Backpacking in the Rain
Some of my very best and very worst backpacking memories have been in rainy weather. The difference between them: preparation. If you’re backpacking in Alaska it’s wise to assume you will encounter rain regardless of forecasts.
In preparation for your trip it’s important to pack wisely, and learn about responding to rain in the backcountry. These two elements are the difference between potential death by hypothermia, and a fond memory of the time you cozied up in your tent for hours laughing with your best friends. If you are curious about packing, check out our list here, and then continue this article to learn about handling rain.
What to Do
So imagine you’re backpacking in the rain, in the bush, and the clouds roll in, and rain starts to come down. It may not seem serious but Alaskan weather will change on a dime, and it’s easier to stay warm and dry than it is to get warm and dry. Everything with weather boils down to one goal: be warm and dry.
Layer up and put on a rain jacket if you are getting wet or too cold for comfort. If you wait until you are cold, you have lost precious body heat and will be colder for longer. So rule number one DON’T GET COLD! You have the layers, so use em! Jackets maintain the heat your body produces. By putting on jackets when you are warm you are keeping yourself safer.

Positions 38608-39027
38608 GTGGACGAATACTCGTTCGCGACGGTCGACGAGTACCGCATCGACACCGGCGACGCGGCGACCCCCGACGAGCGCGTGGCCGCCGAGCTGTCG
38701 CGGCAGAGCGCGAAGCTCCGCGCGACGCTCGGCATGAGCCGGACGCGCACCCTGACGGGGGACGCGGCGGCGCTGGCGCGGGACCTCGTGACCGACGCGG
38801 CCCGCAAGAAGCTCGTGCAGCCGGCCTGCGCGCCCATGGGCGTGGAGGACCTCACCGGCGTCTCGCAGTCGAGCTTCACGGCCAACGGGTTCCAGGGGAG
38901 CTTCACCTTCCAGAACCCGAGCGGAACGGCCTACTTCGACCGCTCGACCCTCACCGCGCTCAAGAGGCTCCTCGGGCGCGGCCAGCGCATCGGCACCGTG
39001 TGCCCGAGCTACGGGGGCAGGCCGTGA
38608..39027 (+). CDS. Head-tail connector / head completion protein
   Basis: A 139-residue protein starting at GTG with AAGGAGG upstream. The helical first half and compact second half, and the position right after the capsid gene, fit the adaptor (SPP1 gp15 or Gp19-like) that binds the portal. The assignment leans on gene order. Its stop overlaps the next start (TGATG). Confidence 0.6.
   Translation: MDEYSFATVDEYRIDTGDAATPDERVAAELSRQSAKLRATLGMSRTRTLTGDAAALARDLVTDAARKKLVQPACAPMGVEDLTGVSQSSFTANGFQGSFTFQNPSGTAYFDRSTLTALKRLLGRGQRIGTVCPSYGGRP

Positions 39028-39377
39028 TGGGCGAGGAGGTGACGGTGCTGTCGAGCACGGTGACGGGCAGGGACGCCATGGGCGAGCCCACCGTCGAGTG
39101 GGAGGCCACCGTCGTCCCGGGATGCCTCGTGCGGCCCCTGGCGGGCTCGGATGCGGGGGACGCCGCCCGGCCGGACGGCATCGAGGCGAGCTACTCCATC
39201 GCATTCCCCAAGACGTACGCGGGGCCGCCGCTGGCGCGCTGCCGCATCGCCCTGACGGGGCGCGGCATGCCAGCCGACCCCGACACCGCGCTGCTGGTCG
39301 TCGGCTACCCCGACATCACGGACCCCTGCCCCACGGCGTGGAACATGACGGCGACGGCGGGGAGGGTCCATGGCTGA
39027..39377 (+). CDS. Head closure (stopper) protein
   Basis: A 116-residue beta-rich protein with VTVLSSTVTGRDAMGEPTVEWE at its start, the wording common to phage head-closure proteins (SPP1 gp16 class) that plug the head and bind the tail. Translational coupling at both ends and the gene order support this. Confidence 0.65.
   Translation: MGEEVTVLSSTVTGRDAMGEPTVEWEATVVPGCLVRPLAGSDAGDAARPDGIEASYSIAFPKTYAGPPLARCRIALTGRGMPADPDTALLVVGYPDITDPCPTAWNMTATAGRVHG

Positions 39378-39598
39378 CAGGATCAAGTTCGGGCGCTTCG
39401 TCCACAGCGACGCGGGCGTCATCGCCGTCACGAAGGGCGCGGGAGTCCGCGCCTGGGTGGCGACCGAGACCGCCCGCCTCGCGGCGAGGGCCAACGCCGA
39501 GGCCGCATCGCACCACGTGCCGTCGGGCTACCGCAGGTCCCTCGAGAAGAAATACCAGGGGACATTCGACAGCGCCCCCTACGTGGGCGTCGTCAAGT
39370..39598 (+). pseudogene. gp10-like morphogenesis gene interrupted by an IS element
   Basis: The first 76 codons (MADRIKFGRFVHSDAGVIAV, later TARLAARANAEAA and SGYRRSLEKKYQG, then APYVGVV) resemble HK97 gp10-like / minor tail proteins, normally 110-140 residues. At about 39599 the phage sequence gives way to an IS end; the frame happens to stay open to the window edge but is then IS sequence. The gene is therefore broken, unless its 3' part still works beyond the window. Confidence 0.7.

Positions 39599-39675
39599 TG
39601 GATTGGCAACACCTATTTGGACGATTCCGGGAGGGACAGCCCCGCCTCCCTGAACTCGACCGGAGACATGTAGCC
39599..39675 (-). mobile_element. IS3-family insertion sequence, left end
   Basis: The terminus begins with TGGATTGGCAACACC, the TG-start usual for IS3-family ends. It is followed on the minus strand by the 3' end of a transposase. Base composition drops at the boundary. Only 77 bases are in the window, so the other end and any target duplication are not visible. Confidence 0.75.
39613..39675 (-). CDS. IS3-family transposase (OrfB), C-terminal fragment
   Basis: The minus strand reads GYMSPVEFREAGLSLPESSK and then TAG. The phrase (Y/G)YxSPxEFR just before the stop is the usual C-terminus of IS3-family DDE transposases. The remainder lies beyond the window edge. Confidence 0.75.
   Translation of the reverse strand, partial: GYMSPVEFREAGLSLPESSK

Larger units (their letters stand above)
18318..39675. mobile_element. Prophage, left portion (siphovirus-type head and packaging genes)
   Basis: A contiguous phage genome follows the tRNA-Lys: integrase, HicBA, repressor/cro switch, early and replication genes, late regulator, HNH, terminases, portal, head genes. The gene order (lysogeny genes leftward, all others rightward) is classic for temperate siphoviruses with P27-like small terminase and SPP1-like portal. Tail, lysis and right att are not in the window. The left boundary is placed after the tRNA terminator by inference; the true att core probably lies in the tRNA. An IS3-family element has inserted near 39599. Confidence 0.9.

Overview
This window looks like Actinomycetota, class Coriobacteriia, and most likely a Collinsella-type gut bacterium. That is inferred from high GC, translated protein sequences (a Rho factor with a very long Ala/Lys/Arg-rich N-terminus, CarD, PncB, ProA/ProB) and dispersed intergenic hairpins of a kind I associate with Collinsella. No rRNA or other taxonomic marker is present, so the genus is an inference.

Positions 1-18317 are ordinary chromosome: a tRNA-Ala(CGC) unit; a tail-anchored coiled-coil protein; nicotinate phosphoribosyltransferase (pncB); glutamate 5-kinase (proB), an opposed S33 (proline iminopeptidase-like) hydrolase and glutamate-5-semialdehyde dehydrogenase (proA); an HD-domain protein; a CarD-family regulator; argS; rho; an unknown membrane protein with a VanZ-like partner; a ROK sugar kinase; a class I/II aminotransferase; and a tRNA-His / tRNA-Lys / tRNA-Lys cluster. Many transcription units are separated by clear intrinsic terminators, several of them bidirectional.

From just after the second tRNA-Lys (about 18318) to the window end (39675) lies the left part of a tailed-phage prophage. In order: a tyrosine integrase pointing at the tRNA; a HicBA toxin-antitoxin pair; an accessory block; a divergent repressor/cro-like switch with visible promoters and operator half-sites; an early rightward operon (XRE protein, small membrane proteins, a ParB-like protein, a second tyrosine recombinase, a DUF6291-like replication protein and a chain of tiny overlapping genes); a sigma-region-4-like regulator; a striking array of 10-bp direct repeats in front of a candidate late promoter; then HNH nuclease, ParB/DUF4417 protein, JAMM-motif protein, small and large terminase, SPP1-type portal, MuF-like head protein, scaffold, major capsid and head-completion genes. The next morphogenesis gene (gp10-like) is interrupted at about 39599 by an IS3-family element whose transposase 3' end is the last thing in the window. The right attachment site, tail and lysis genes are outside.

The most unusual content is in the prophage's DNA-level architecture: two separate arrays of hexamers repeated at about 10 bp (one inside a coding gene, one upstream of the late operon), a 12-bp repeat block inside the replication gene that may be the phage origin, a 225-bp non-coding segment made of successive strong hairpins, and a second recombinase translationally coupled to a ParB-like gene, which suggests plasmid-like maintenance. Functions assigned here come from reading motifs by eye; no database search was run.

The rain is getting heavier and the clouds are not letting up. You have your warm synthetic layers on, you are wearing your rain jacket, and still you are beginning to feel cold and realizing that your rain jacket is soaking through. At this point, it’s time to figure out the closest place to set up your tent and kitchen tarp/shelter. Staying warm and dry is no longer possible on the move.
When you are setting up your tent, make sure that your ground tarp does not exceed the surface area of your tent floor. If the ground tarp is over-sized water that hits the edges will collect under your tent. Once you’re set up get inside and get warm and dry! Change out of any wet clothing. Get out sleeping pads, sleeping bags, hats, dry socks, gloves and whatever else you have to stay warm and cozy.
Once you are warm and dry it is time to hunker down with your tent-mates. Some of the best memories are made when your are stormed in. Hot food tastes better than ever before, stories are funnier than usual, and you get a deeper bond with the people and environment you are surrounded by.
Rainy weather does make backpacking more difficult. If someone gets wet and cold, and stays wet and cold, they are in an extremely dangerous position. Permanent damage or death is caused by hypothermia if not caught early on. Hypothermia will also cause no damage whatsoever if you stay warm and dry.
There are many reasons backpacking in Alaska is one of the most astounding outdoor experiences possible. What makes it dangerous and sometimes difficult also makes it spectacular. By preparing properly and packing wisely, you are well on your way to creating lifelong memories in some of the greatest wilderness that exists.